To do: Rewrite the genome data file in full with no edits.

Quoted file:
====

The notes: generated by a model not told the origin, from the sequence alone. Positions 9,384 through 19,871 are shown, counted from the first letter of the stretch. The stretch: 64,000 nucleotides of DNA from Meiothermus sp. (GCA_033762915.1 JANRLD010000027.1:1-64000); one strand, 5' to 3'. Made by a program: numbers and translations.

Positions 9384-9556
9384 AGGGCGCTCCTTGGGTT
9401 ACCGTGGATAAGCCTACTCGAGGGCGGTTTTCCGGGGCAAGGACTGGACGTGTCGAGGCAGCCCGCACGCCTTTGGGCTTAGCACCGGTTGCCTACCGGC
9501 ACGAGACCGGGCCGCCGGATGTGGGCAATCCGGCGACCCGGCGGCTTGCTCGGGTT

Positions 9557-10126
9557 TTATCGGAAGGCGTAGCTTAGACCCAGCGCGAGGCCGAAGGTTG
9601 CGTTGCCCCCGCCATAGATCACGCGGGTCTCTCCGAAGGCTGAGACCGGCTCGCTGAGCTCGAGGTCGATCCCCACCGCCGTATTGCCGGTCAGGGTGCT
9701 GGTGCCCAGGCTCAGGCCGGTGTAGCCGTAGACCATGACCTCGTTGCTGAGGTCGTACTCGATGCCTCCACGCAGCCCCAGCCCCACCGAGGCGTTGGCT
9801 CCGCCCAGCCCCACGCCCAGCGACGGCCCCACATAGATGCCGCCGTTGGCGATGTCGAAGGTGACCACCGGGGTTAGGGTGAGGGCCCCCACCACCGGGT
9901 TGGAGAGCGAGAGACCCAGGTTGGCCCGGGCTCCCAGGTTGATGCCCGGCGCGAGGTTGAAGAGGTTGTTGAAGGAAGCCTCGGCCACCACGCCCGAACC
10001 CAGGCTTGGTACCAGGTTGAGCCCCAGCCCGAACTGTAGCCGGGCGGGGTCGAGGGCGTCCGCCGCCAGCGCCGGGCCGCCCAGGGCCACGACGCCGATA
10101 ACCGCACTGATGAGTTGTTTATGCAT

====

The notes: generated by a model not told the origin, from the sequence alone. Positions 9,384 through 19,871 are shown, counted from the first letter of the stretch. The stretch: 64,000 nucleotides of DNA from Meiothermus sp. (GCA_033762915.1 JANRLD010000027.1:1-64000); one strand, 5' to 3'. Made by a program: numbers and translations.

Positions 9384-9556
9384 AGGGCGCTCCTTGGGTT
9401 ACCGTGGATAAGCCTACTCGAGGGCGGTTTTCCGGGGCAAGGACTGGACGTGTCGAGGCAGCCCGCACGCCTTTGGGCTTAGCACCGGTTGCCTACCGGC
9501 ACGAGACCGGGCCGCCGGATGTGGGCAATCCGGCGACCCGGCGGCTTGCTCGGGTT

Positions 9557-10126
9557 TTATCGGAAGGCGTAGCTTAGACCCAGCGCGAGGCCGAAGGTTG
9601 CGTTGCCCCCGCCATAGATCACGCGGGTCTCTCCGAAGGCTGAGACCGGCTCGCTGAGCTCGAGGTCGATCCCCACCGCCGTATTGCCGGTCAGGGTGCT
9701 GGTGCCCAGGCTCAGGCCGGTGTAGCCGTAGACCATGACCTCGTTGCTGAGGTCGTACTCGATGCCTCCACGCAGCCCCAGCCCCACCGAGGCGTTGGCT
9801 CCGCCCAGCCCCACGCCCAGCGACGGCCCCACATAGATGCCGCCGTTGGCGATGTCGAAGGTGACCACCGGGGTTAGGGTGAGGGCCCCCACCACCGGGT
9901 TGGAGAGCGAGAGACCCAGGTTGGCCCGGGCTCCCAGGTTGATGCCCGGCGCGAGGTTGAAGAGGTTGTTGAAGGAAGCCTCGGCCACCACGCCCGAACC
10001 CAGGCTTGGTACCAGGTTGAGCCCCAGCCCGAACTGTAGCCGGGCGGGGTCGAGGGCGTCCGCCGCCAGCGCCGGGCCGCCCAGGGCCACGACGCCGATA
10101 ACCGCACTGATGAGTTGTTTATGCAT